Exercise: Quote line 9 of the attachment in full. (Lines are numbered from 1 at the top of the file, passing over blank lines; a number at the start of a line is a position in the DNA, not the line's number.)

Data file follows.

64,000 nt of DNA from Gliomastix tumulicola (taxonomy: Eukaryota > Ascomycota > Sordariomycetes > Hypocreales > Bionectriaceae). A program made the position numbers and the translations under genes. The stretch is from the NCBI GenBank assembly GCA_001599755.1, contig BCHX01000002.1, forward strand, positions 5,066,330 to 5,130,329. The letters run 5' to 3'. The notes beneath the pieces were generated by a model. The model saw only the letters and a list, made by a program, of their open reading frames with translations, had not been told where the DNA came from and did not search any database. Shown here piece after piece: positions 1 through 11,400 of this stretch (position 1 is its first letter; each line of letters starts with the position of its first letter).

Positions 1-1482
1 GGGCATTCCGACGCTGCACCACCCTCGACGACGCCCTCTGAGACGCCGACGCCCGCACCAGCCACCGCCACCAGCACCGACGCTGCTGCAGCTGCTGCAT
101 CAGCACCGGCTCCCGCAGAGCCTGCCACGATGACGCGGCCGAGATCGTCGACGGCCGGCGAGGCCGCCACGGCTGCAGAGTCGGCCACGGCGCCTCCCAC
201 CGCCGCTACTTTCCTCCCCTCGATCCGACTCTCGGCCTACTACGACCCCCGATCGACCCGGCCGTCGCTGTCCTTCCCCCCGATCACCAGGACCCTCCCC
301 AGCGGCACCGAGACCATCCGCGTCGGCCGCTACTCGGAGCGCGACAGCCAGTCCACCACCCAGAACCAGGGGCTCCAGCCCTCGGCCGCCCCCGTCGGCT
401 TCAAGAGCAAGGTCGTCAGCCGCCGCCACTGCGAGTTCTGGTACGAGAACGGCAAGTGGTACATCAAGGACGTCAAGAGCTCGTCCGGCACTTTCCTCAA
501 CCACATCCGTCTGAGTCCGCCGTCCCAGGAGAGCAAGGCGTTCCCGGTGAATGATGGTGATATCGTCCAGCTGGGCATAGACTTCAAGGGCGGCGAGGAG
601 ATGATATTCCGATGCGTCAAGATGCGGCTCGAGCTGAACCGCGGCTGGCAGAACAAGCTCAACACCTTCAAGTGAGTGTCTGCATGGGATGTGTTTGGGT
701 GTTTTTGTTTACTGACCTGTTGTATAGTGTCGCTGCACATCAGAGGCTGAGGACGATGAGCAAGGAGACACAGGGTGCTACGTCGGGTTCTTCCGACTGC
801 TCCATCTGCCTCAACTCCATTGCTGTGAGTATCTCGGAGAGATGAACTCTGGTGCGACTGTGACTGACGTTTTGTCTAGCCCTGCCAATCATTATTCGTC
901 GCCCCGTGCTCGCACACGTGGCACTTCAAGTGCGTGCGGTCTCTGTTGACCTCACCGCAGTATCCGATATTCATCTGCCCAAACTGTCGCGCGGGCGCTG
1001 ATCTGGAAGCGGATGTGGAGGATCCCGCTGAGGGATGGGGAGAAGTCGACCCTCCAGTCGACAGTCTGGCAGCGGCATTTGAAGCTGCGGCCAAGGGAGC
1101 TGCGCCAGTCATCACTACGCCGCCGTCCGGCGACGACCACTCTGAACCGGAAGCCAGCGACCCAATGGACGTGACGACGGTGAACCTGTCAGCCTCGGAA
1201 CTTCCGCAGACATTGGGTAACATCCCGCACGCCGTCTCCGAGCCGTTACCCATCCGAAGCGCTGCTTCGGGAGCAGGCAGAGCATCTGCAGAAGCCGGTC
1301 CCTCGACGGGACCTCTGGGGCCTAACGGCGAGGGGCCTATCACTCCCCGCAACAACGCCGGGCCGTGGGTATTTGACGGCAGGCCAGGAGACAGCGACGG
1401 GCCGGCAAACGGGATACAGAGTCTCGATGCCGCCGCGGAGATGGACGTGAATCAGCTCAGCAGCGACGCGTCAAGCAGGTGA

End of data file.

601 ATGATATTCCGATGCGTCAAGATGCGGCTCGAGCTGAACCGCGGCTGGCAGAACAAGCTCAACACCTTCAAGTGAGTGTCTGCATGGGATGTGTTTGGGT